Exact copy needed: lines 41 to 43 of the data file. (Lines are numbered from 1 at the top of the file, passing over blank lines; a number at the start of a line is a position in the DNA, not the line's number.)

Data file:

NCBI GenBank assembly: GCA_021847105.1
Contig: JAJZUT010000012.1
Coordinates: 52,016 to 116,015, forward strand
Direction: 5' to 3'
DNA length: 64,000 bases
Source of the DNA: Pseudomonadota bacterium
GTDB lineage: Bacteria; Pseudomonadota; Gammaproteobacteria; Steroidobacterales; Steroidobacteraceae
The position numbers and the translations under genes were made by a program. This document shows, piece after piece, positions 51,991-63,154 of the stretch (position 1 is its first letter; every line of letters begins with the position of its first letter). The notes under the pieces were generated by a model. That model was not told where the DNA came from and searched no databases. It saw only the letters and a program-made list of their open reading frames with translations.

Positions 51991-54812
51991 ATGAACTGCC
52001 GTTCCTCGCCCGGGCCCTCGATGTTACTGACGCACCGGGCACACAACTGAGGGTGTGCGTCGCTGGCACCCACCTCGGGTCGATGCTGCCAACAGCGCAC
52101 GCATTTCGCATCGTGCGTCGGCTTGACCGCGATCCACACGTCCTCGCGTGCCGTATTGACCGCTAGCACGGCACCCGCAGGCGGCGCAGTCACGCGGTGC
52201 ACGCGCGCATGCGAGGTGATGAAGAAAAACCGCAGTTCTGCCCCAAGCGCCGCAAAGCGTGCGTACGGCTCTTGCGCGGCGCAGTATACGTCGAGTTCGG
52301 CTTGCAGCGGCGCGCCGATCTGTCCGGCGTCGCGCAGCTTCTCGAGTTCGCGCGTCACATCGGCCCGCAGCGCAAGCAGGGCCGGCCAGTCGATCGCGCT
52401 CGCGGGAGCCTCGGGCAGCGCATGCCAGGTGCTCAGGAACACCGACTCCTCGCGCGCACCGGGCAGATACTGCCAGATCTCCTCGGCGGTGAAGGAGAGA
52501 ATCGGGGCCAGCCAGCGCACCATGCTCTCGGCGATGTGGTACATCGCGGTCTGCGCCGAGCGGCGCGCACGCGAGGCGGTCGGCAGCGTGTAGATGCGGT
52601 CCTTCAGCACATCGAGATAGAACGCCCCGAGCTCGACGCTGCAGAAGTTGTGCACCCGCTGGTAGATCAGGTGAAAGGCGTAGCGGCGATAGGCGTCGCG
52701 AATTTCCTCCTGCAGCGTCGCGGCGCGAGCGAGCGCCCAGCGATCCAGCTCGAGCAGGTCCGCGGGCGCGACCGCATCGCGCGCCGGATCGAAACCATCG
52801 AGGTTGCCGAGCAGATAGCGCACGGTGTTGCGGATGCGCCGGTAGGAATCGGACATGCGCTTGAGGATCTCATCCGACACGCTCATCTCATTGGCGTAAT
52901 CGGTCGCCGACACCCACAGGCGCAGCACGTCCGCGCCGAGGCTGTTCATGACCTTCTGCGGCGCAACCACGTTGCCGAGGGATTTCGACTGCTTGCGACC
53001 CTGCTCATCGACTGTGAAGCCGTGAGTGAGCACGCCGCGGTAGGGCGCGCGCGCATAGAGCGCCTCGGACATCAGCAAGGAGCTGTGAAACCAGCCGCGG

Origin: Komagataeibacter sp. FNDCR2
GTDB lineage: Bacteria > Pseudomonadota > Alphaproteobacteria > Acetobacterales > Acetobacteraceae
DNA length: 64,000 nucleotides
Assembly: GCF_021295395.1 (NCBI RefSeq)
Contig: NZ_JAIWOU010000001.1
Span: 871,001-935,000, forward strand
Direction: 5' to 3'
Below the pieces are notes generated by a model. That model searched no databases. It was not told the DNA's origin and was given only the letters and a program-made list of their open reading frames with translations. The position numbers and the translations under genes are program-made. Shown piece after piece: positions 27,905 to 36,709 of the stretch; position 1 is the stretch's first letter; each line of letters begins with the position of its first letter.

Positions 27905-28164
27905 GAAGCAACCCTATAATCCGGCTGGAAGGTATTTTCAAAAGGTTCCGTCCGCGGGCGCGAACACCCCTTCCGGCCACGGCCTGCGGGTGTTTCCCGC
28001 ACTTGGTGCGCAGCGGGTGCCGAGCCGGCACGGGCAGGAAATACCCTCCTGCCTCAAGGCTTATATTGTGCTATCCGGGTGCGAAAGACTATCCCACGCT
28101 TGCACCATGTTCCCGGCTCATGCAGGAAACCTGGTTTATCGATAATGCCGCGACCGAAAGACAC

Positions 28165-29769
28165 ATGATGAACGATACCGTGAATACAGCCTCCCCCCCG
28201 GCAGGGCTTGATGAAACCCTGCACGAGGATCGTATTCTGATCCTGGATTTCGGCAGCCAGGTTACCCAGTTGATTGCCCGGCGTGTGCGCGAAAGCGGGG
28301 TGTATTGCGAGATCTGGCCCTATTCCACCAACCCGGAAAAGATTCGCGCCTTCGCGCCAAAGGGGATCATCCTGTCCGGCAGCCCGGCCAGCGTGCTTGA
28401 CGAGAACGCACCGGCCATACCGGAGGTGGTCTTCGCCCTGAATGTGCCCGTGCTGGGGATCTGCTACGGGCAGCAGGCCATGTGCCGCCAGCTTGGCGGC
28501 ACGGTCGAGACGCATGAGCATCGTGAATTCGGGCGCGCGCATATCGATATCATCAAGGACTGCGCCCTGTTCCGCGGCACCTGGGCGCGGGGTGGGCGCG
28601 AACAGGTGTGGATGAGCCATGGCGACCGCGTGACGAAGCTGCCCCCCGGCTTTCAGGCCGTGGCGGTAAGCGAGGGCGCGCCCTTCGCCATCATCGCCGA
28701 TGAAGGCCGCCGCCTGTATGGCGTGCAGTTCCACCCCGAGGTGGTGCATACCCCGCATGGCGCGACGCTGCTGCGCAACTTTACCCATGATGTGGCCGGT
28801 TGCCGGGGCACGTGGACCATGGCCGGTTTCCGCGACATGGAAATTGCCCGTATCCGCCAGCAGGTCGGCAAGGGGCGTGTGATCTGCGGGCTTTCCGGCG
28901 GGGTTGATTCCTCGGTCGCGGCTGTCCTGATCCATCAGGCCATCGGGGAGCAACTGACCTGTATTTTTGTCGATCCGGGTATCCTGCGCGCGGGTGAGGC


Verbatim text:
28701 TGAAGGCCGCCGCCTGTATGGCGTGCAGTTCCACCCCGAGGTGGTGCATACCCCGCATGGCGCGACGCTGCTGCGCAACTTTACCCATGATGTGGCCGGT
28801 TGCCGGGGCACGTGGACCATGGCCGGTTTCCGCGACATGGAAATTGCCCGTATCCGCCAGCAGGTCGGCAAGGGGCGTGTGATCTGCGGGCTTTCCGGCG
28901 GGGTTGATTCCTCGGTCGCGGCTGTCCTGATCCATCAGGCCATCGGGGAGCAACTGACCTGTATTTTTGTCGATCCGGGTATCCTGCGCGCGGGTGAGGC